Shorefront awarded two-year grant for its preservation of the city’s Black history


Courtesy of Dino Robinson

A wall in the Shorefront Legacy Center. Shorefront Legacy Center has been awarded a two-year grant from The Andrew W. Mellon Foundation.

Angeli Mittal, Reporter

Shorefront Legacy Center was awarded a two-year grant from The Andrew W. Mellon Foundation Wednesday for its archives and local reparations research initiatives.

“Shorefront’s two-year grant will increase engagement within the local Black communities,” a Shorefront press release read. “The grant will support Shorefront’s work in collections care, programming activities, publications, the African American Heritage Sites Program and research efforts involving local reparations.”

The press release said the two-year grant will allow Shorefront to build upon 25 years of educational and outreach initiatives. Additionally, Shorefront can expand its archive collections with a focus on Haitian and Jamaican communities and invest in additional preservation and security measures.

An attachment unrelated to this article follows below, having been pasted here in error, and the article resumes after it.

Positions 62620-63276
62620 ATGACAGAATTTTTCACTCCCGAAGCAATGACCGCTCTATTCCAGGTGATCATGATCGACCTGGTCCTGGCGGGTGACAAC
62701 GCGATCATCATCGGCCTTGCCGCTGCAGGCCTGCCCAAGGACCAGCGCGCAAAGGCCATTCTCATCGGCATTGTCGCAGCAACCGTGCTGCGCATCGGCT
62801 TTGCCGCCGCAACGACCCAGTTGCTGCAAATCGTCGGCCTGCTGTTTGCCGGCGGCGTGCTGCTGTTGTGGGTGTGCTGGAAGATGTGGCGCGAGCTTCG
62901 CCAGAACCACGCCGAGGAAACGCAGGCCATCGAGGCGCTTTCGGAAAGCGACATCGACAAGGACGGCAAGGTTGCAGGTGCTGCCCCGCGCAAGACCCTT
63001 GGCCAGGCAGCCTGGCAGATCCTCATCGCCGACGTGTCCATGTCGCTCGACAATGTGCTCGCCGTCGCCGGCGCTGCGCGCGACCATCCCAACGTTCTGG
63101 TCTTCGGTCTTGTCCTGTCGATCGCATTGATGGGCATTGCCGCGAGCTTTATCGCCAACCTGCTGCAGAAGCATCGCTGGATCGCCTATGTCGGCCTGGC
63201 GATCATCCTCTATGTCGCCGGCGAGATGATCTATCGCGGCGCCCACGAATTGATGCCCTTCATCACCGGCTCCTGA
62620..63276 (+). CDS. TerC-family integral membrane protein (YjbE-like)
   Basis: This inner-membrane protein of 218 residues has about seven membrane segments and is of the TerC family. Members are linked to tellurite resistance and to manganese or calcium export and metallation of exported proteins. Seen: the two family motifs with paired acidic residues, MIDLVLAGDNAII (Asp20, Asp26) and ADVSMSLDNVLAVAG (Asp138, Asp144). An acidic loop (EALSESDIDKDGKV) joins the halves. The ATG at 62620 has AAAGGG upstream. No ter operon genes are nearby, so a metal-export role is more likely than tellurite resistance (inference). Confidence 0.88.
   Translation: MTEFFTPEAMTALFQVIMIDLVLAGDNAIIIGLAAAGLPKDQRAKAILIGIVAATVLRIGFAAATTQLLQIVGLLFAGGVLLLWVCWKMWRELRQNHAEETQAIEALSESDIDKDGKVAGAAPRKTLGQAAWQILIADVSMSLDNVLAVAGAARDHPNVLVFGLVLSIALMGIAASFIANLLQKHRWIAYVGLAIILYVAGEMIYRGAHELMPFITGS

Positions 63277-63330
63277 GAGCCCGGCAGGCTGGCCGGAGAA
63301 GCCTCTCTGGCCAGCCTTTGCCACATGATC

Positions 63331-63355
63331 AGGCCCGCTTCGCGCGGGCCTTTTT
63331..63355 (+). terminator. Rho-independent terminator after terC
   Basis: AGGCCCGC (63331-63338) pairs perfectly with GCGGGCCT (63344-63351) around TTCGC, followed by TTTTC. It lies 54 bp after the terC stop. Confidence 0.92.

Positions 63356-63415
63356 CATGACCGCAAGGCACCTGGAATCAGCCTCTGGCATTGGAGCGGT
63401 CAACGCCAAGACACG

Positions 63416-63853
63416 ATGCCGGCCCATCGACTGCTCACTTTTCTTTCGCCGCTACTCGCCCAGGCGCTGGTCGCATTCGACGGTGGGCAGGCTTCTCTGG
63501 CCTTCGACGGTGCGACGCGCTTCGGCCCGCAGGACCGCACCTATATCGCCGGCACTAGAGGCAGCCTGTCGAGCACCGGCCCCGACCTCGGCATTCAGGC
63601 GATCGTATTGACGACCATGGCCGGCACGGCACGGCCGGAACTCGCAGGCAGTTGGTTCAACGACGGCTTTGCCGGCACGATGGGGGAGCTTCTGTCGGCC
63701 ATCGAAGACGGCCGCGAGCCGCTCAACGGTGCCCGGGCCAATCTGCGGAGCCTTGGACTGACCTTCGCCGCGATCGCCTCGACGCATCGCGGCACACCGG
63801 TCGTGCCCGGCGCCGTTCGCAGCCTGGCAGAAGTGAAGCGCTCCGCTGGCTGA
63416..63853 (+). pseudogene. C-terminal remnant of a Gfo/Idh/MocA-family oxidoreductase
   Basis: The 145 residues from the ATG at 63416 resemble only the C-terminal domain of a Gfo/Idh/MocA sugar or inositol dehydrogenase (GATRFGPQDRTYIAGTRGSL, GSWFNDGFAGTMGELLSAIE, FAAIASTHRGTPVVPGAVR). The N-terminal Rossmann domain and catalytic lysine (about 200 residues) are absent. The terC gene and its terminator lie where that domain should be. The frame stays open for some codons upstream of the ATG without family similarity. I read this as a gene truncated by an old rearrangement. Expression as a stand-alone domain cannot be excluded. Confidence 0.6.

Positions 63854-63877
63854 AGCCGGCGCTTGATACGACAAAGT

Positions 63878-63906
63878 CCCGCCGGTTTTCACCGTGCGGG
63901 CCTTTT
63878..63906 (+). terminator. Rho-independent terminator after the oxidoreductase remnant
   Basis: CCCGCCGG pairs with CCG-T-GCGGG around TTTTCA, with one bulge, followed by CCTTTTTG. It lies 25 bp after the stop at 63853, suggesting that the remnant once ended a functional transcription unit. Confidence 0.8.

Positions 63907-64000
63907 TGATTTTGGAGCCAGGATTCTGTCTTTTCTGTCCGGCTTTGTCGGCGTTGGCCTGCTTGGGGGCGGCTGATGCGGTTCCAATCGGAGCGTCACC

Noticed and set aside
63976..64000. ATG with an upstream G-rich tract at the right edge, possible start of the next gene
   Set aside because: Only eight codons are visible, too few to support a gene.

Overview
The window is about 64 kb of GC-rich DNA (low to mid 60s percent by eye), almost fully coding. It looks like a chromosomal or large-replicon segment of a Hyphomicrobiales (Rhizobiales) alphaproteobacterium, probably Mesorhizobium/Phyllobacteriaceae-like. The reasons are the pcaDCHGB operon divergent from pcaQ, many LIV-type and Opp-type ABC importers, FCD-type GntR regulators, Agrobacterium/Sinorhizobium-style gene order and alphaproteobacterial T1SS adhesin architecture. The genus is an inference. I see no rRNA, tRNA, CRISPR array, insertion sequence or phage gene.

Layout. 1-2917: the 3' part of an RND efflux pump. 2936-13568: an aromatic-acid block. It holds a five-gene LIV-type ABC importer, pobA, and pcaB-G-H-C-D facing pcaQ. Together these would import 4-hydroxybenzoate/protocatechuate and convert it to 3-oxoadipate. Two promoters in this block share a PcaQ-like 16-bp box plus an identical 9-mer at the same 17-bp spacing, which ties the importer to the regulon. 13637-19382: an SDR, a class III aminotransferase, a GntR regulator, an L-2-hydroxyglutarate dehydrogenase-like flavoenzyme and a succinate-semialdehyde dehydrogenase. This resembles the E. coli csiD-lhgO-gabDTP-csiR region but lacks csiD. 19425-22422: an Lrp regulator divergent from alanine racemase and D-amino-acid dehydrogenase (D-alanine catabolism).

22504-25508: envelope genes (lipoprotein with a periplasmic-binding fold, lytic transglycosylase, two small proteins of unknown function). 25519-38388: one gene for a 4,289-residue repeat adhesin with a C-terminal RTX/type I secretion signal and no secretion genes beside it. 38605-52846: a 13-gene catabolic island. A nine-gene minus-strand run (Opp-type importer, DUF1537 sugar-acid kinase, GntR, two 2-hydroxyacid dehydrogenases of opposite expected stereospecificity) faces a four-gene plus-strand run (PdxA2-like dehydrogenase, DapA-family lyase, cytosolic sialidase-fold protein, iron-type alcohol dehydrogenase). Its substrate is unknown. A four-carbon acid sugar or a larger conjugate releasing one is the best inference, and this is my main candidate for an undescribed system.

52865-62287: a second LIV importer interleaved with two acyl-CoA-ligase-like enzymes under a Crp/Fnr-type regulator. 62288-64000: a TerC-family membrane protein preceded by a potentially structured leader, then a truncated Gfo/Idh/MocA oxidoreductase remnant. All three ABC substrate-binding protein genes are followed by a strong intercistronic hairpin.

Evanston historian and Shorefront founder Dino Robinson established the center in 1995 to preserve artifacts and educate residents on suburban North Shore Black communities. Evanston City Council honored Robinson last week by naming a part of Church St. after him.

Robinson’s work at the Shorefront providing historical documentation of discriminatory policies in Evanston has furthered the city’s reparations program, according to aldermen. He has also started Evanston’s African American heritage sites program, as well as the annual Black History Makers program.

“(Robinson’s) vision is that Black history should be common knowledge,” Shorefront Board President Chip Ratliff said during public comment at last Monday’s City Council meeting. “He has spent the last 25 years working hours that some of us might not even imagine, or possibly even have in our bodies and souls, pointed towards making sure that Black history on Chicago’s suburban North Shore is kept.”

Email: [email protected]

Twitter: @amittal27

Related Stories:

Black historian Dino Robinson honored with street name

Evanston Organizes: Evanston’s black community lacked recognition for decades. Shorefront Legacy Center aims to give it to them.

Reparations subcommittee recounts Evanston’s history of discriminatory policies and practices